by Jeremy Young | 1/15/2008 01:46:00 PM
Ever taken an AP exam and felt like it was testing your knowledge of la-la land? Apparently the folks on the other end feel the same way. In one of the most thought-provoking pieces I've read in months, Jacob Kramer describes the experience of being an AP exam reader. As Kramer notes, it sounds an awful lot like an assembly line operating under the practice of division of labor and time-motion optimization. The most disturbing part:

The head readers contended the purpose of core scoring was consistency, so that all essays, no matter when or by whom they are read, are subject to the same standard. But another purpose was clearly efficiency. A professor sitting at the table behind me was grading hundreds of essays each day. I managed about 500 over the course of the week, which I was told was about average. Core scoring also produces a reliance on textbooks for questions that one might think were open to interpretation. For instance, we would score a direct comparison that said the Mexican revolution was trying to accomplish democracy, while the Russian Revolution was trying to accomplish communism. One might also think that the Russian Revolution had something to do with democracy, but a student would have had to demonstrate a firm grasp of the material to make a valid comparison on such a basis.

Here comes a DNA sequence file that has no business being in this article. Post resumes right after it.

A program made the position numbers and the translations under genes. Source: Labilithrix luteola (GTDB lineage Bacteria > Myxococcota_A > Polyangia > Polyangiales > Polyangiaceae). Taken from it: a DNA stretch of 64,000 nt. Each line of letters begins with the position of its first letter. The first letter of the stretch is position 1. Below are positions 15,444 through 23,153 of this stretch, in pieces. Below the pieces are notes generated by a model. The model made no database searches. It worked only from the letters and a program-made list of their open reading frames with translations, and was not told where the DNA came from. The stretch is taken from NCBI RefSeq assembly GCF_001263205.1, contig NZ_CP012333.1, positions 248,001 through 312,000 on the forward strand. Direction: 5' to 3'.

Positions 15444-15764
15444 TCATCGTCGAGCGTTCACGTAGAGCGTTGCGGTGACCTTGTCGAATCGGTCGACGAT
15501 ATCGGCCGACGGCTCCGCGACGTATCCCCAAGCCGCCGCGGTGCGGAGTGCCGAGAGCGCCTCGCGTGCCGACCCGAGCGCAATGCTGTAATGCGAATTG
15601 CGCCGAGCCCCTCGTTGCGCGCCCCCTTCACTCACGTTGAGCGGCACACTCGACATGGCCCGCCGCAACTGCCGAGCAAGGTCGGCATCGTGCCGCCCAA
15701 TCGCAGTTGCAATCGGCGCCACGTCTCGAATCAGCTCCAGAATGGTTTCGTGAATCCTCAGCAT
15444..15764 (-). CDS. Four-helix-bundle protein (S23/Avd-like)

It's grading to the text in the worst way: eliminating or discriminating against answers that are innovative different simply because they're harder to prove. I applaud those teachers who make a stand against the commodification of knowledge that the AP forces on those who structure their courses around its tests.

(On the other hand, the money for grading exams sounds awfully good...)



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